• Create customized demand generation campaigns for your marketplace and auction lots
• Encourage competition and keep buyers engaged
• Allow you to sell from multiple locations, reducing the need to consolidate inventory and eliminating extra transportation costs
• Collect data on each transaction with analysis on how to improve recovery
Many Happy Returns
In today’s retail landscape returns are inevitable — especially after December 25 when a holiday hangover sets in and people regret their purchases or dislike their gifts. Facing these returns head on with a technology-based program that automates liquidation is imperative and should not be left to old, reactive approaches. What’s more it can mean the difference between winning and losing this holiday season.
Howard Rosenberg is CEO and co-founder of B-Stock Solutions, a technology-enabled service company powering the largest network of private-label B2B liquidation marketplaces. For more information, visit bstock.com.
AmazonFresh adds new menu offering
Amazon’s a grocery delivery and pickup service is adding a new option to its program.
The online giant now features eMeals within its AmazonFresh offering. Unlike other meal kit companies that pre-portion, package and deliver the week’s recipe ingredients, eMeals partners with online grocery programs, enabling customers to customize their meal kits.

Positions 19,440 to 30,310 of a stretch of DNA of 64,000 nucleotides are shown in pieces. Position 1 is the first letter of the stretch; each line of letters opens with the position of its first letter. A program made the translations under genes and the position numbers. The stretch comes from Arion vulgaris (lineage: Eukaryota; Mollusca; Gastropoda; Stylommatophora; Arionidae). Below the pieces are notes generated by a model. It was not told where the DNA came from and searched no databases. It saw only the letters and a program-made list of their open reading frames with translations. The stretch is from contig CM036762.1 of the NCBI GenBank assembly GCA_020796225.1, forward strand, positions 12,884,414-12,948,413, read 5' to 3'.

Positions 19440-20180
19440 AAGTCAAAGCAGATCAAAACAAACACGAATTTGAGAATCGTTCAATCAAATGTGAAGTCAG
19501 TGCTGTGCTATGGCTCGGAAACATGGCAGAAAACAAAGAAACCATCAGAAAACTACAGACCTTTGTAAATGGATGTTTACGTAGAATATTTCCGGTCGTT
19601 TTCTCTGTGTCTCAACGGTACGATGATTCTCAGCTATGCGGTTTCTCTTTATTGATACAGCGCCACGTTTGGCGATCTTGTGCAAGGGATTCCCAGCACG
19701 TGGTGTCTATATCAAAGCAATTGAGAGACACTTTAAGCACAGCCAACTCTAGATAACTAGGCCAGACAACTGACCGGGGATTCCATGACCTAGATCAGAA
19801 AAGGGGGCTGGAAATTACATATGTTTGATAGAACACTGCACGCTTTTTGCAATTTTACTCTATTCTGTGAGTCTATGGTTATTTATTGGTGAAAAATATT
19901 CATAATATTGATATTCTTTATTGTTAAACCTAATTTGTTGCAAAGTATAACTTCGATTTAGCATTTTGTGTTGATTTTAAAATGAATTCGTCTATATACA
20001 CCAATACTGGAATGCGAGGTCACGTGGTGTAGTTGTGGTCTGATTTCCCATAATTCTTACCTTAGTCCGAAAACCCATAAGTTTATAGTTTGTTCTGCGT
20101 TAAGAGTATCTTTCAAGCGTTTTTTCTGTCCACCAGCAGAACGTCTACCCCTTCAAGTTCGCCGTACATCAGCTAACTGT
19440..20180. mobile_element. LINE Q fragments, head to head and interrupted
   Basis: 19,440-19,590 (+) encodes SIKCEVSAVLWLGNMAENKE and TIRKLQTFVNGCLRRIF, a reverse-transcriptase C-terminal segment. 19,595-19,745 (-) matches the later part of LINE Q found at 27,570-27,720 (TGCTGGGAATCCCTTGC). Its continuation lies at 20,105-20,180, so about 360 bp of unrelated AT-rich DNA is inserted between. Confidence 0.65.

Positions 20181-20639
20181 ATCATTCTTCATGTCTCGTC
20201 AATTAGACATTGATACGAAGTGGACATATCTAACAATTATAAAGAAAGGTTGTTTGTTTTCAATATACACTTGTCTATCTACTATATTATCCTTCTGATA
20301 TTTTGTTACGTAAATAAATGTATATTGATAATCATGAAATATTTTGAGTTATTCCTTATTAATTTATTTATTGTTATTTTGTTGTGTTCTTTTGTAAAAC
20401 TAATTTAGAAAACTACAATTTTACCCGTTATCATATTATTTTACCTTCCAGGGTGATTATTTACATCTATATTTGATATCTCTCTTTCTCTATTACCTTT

Through the program, eMeal subscribers can now send their shopping list, which is automatically generated for all meals selected each week, to AmazonFresh, as well as to Walmart Grocery, Kroger ClickList or Instacart with one click. Then they can schedule home delivery or curbside pickup, depending on local availability.
Consumers can choose from more than 100 recipes each week. Online carts can be automatically populated with the items needed for the recipe, or shoppers can add or subtract items, or substitute favorites from previous weeks, according to eMeals.
A subscription to eMeals costs $29.99 for three months, or $59.99 for 12 months.
“Meal kits and online grocery programs are reshaping the grocery market, and we are the first company to combine those two trends,” said eMeals CEO Forrest Collier. “Adding AmazonFresh to our fulfillment lineup expands our reach to most of the top players in online grocery and advances our mission of giving customers more choice, flexibility and affordability than any other meal kit service.”
Walgreens in new tech commitment
Walgreens is doubling down on its tech staff.
The drugstore chain will establish a “technology center of excellence” at its tech office, which is located in downtown Chicago. The number of employees working in the office will double from 300 to 600 through a combination of new hires and relocations from the chain’s Deerfield, Ill., support center.
Walgreens is expanding its square footage in the building to accommodate the new center. It will host much of the company’s retail pharmacy technology team along with the digital, mobile and e-commerce technology teams that currently work there.
“We are excited to bring more technology jobs to the City of Chicago and establish a technology center of excellence that will focus on delivering state-of-the-art systems to our more than 8,000 drugstores nationwide,” said Alex Gourlay, president of Walgreens. “Chicago is where Walgreens began as a single drugstore in 1901, and expanding our downtown presence will help us retain and attract the best talent to continue developing our digital and technology capabilities.”
Walgreens operates 8,175 drugstores with a presence in all 50 states, the District of Columbia, Puerto Rico and the U.S. Virgin Islands, along with its omnichannel business.